Thawing Your Writer's BlockWritten by Mary Anne Hahn
When I go through bouts of writer's block, my fingers stiffen, and my brain goes as blank as snowy screen of a television on fritz.
I don't know about you, but I picture writer's block as something cold--like frozen engine of a car in dead of winter, or way your PC sometimes "freezes up" on you when your system gets too busy.
Looking at it that way actually helps to overcome it. Rather than feeling like you are grasping at fog, visualizing writer's block as something three-dimensional can provide you with both strength to confront it, and weapons to conquer it.
How can you thaw your writer's block of ice? Try any or all of following:
1. Chip away at it. No need to write "War and Peace" in one sitting; Tolstoy certainly didn't. Fifteen minutes a day are all you need to give your writing dream some life and structure. Use them to write anything, anything at all--as many article ideas as you can think of, a synopsis of a story idea, a climactic scene in your novel, a limerick, a character sketch, step by step instructions for making perfect omelet or what you would do if you won lottery.
Have some fun with these 15-minute exercises, and you'll probably rediscover truth in adage that "time flies" when you do.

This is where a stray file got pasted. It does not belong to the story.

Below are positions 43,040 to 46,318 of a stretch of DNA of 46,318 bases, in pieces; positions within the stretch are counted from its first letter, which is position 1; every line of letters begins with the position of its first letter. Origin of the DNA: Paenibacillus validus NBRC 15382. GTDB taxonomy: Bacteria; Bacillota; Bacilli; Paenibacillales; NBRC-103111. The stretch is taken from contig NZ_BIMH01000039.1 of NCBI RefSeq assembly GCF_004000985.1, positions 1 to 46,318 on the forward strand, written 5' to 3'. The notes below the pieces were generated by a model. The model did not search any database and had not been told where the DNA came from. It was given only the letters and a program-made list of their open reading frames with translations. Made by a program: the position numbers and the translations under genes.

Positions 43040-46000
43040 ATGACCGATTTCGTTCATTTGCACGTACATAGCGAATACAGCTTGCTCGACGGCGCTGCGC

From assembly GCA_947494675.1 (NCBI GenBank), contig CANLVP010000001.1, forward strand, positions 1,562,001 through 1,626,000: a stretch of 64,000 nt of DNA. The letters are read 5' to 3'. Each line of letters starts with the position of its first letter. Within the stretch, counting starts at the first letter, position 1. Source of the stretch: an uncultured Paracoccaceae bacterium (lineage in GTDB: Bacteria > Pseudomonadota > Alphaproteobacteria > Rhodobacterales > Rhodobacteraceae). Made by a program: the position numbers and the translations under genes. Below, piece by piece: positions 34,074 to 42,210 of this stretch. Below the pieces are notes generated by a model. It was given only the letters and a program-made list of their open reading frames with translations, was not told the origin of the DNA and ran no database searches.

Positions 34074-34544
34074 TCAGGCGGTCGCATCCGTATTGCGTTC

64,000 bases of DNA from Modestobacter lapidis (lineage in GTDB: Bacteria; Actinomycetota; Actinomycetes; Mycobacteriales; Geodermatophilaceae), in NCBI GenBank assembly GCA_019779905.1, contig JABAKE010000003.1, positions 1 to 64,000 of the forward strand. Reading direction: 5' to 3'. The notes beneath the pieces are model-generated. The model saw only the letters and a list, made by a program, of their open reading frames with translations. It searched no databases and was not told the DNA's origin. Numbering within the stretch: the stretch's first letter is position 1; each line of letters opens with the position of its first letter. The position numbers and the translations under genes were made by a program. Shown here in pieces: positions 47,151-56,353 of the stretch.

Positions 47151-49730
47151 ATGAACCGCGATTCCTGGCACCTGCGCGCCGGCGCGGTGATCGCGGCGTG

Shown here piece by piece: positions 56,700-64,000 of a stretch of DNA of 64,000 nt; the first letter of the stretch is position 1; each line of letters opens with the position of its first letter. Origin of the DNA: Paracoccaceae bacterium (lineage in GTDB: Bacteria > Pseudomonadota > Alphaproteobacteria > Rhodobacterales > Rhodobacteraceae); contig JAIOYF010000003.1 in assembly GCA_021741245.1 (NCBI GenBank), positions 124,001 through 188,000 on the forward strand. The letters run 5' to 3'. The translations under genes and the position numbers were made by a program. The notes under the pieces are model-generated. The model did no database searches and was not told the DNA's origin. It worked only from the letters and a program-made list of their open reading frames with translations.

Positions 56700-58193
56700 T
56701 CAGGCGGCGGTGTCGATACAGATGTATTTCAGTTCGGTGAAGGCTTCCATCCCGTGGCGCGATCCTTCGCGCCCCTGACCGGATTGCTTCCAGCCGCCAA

2. Light a match to it. By this I mean, don't think about fact that you are not currently writing; rather, think about why you ever wanted to be a writer in first place. Better yet, *write* about why you want to be a writer. Do you have stories burning inside you that need to be told? Or do you see writing as your key to personal fulfillment or freedom? Melt away writer's block by reigniting your passion for writing--the old daydreams, past feelings of triumph or accomplishment when you finished a piece of work.
LETTING YOUR WRITING SIMMERWritten by Mary Anne Hahn
One of most important lessons I've learned about writing--and one of its most difficult aspects for many of us--is what I've come to call "simmering process."
You've just finished an article, story or query letter, and you get that adrenaline rush that comes with completion of a job well done. Your prose sings. That opening paragraph, one you'd struggled with for days, is perhaps one of finest things you've ever written. Not one word wasted, and nary a dangling participle. You simply can't wait to ship it off to editor, or your agent, or your customer.
But that's exactly what you have to do--wait. In other words, let it simmer a day or two.
But why wait? The sooner you send it out, sooner you'll get acceptance, byline, paycheck, right?
Well, maybe. On other hand, you might be sending your work out before it's truly finished. The piece might still be undercooked, a little raw on inside. And at this point, having just put what you thought was final touch on your creation, you might be standing too close to it to spot its imperfections.
I have learned to let my essays and articles simmer, like a pot of stew on stove, before submitting them. And it constantly amazes me, what I see in an article or essay I've written, after I've stepped away from it for a while. Typos and poor word selections seem to jump off page at me, which I can now correct and improve. That wonderful paragraph that I once believed I could not live without appears unnecessary now, so I remove it. I replace that original lame title with a perfect one, one that will more likely beckon an editor to read it.